“The vast majority of the people here today don’t even remember 9/11, myself included,” she said. “We have family members and friends who experienced this. They knew what it was like to go through this. It hits very close to home. Even if we don’t remember it happening, we need to realize we’re the next generation. If we want the world to change, it has to fall to us.”

JVS seniors Madison Murphy and Kent Hurlbert constructed a wreath and laid it next to the memorial.

“This opportunity I’ve been given today is huge for me,” said Hurlbert. “I’ve never gotten to do anything like this and absolutely wanted to be a part of it. I wasn’t around when this happened either, but I’ve been very well-educated on it and what came about because of it. It’s impacted everyone. I just want to thank everyone who helped out during the attack and those who made the ultimate sacrifice.”

The memorial was designed by JVS students in programs such as computer design, public safety, masonry trades, and collision repair with the help of local volunteers. Marketing and management students took the lead in fundraising efforts for construction in early 2012. It was dedicated Sept. 22, 2014.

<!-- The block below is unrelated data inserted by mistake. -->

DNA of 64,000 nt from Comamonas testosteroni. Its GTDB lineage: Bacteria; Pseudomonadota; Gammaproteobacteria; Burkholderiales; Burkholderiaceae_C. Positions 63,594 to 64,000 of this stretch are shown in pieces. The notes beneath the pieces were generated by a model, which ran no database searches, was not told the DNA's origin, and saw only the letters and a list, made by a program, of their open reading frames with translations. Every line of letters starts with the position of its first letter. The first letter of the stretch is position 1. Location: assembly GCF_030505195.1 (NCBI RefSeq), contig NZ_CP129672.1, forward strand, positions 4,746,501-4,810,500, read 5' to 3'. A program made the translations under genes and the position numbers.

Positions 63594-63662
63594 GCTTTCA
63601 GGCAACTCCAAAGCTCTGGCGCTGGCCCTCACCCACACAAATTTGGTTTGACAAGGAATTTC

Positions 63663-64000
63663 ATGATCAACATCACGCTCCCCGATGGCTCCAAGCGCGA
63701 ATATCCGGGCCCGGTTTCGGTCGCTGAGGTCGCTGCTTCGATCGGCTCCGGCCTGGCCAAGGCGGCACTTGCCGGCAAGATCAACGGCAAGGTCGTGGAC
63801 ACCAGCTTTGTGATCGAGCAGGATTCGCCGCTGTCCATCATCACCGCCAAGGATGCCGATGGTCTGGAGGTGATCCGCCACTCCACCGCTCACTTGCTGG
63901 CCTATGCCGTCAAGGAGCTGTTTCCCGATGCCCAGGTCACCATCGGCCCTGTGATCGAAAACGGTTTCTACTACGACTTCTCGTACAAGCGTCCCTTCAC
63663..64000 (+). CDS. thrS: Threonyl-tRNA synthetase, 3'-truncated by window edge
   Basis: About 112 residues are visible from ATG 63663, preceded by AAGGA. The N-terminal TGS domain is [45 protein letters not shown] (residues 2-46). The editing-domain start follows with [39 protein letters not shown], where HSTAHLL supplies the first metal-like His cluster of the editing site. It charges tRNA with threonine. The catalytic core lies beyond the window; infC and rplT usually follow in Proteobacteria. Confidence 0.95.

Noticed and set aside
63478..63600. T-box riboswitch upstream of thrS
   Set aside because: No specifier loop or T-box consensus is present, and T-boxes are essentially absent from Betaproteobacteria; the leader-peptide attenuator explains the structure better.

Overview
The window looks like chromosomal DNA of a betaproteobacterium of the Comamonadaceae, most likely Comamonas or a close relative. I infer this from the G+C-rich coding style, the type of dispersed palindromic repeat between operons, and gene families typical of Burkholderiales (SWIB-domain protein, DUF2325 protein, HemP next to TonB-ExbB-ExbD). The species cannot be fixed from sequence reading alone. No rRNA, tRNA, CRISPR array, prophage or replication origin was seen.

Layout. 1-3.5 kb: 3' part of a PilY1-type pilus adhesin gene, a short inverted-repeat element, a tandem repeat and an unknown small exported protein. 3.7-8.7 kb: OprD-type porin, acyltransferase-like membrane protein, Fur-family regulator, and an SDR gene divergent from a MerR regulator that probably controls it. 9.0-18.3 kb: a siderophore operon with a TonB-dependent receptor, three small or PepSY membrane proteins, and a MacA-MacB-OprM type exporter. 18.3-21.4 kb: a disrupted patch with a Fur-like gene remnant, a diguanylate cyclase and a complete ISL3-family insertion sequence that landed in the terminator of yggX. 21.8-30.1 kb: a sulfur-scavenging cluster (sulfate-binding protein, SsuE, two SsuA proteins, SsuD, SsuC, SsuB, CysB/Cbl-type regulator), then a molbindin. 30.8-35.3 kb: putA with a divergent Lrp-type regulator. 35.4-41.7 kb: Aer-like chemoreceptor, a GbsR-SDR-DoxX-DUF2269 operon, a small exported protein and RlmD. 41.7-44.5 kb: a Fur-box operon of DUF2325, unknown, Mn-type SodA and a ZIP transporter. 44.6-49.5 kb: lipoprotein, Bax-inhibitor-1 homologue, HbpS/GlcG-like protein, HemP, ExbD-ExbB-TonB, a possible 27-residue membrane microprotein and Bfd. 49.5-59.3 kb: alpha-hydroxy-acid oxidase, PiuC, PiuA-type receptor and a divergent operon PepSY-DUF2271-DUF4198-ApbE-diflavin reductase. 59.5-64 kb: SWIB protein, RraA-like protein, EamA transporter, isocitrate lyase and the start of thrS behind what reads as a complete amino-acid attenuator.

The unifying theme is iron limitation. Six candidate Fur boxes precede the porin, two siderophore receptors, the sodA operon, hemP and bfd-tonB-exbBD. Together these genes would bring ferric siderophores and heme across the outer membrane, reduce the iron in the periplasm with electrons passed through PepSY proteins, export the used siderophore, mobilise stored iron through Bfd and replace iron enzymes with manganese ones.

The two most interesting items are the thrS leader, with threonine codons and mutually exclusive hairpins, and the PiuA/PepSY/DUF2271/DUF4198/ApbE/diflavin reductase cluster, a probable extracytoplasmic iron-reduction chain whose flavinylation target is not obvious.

“It’s very important for students to take a half-hour out of their day to remember what happened on 9/11,” said JVS high school principal Jill Petitti. “It’s become such a ritual that I have students in August asking me, ‘When do I start my essay?’ They know the ceremony is coming and want to be a part of it. I never have to hunt anyone down.”

Douglas said building an informational bridge between people who are old enough to remember 9/11 and those who aren’t is very important to her.

“If we want a world where we’re all equal one day we all have to work toward it together,” she said. “Yes, we’re very blessed to have the rights we do, but for every right we have, a responsibility comes with it. It’s not free. People paid a price for it. This is an honor for me to get to say that to my peers.”

Jonathan Delozier can be reached at 440-647-3171 or @DelozierNews on Twitter.